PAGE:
Farmland values and a trip to South Dakota
On a cold day in late December 1978, photographer Donna VanHorn and I drove to Aberdeen, S.D., to do a report on foreign ownership of U.S. farmland. The economic boom in agriculture in the 1970s caused a dramatic rise in land values. The average price of farmland in North Dakota topped $100 an acre in 1972, then tripled in the next five years. There was concern that foreign investors might be taking advantage of the run-up in land prices, if not being at least partially responsible.
For many people, the idea of foreigners owning U.S. farmland was problematic. But the extent of the problem, nationally or here in North Dakota, was not known. I called every county auditor in North Dakota and found very few cases of foreigners owning land in this state. But I learned there had been more such activity in South Dakota. Thus, the trip to Aberdeen, S.D.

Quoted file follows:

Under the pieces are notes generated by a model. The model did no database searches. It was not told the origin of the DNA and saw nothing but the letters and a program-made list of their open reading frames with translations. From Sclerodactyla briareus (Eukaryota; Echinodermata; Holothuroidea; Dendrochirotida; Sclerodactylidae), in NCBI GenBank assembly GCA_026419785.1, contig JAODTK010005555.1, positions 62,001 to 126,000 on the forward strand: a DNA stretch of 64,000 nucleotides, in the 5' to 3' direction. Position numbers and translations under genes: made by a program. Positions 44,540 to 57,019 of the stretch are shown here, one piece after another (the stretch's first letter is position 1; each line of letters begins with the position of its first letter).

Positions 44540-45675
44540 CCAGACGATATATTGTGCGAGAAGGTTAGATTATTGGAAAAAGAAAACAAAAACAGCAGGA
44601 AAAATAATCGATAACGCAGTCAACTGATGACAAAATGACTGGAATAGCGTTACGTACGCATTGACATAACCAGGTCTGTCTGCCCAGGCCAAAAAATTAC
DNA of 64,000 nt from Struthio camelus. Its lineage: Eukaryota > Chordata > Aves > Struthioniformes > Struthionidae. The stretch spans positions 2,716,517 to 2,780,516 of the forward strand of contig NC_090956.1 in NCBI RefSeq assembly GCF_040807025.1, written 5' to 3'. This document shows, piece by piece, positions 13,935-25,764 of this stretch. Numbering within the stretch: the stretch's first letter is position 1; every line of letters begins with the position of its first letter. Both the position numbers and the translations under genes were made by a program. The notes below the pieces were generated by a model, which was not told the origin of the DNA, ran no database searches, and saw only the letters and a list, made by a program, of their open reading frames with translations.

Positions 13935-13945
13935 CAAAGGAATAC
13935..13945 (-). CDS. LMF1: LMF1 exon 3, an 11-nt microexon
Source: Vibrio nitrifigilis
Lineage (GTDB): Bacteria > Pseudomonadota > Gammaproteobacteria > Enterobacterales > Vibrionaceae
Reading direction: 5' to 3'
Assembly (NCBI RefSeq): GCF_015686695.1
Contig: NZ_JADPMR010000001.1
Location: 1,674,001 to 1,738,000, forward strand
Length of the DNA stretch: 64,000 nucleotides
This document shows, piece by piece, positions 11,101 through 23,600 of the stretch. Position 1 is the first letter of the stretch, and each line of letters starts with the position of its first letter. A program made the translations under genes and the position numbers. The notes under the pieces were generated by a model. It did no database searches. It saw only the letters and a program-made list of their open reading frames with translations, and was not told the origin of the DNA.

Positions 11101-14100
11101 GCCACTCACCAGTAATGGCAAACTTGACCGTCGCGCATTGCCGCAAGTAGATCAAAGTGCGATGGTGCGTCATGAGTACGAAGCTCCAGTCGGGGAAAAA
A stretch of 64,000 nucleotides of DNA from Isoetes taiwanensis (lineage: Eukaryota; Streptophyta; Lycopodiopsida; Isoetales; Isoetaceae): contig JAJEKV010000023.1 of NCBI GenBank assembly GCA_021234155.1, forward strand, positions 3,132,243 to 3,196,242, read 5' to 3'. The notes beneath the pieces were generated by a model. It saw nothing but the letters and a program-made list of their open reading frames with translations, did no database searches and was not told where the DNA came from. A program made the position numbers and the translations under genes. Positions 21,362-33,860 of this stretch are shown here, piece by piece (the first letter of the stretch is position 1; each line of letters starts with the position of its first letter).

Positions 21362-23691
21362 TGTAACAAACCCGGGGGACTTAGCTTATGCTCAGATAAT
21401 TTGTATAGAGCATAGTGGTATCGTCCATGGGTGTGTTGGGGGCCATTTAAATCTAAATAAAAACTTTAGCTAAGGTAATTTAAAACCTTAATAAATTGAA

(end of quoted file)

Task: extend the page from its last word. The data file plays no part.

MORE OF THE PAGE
There, realtor Robert DeVaan told us German investors had spent about $3 million for 6,500 acres of farmland around that community. He said the Germans wanted land that was all tillable, level, with no rocks and adjoining in one large package. He said they wanted land they could cash rent for a 5% to 6% return on their investment. DeVaan said he believed the foreigners were buying in South Dakota and not in North Dakota, because South Dakota didn’t have a state income tax.
By 1978, the average value of cropland in North Dakota had climbed to $365 per acre. Last year, cropland in the state averaged over $2,000 per acre. But that’s the average. Some highly productive land is selling for four times that.
One realtor told me the demand for land remains strong, and land values increased dramatically in late 2021, due to a number of factors, low interest rates being the primary one. He said outside investors, domestic or foreign, while interested, don’t seem willing to pay what existing farmers and ranchers are willing to pay.
Al Gustin is a retired farm broadcaster, active rancher and a member of Mor-Gran-Sou Electric Cooperative.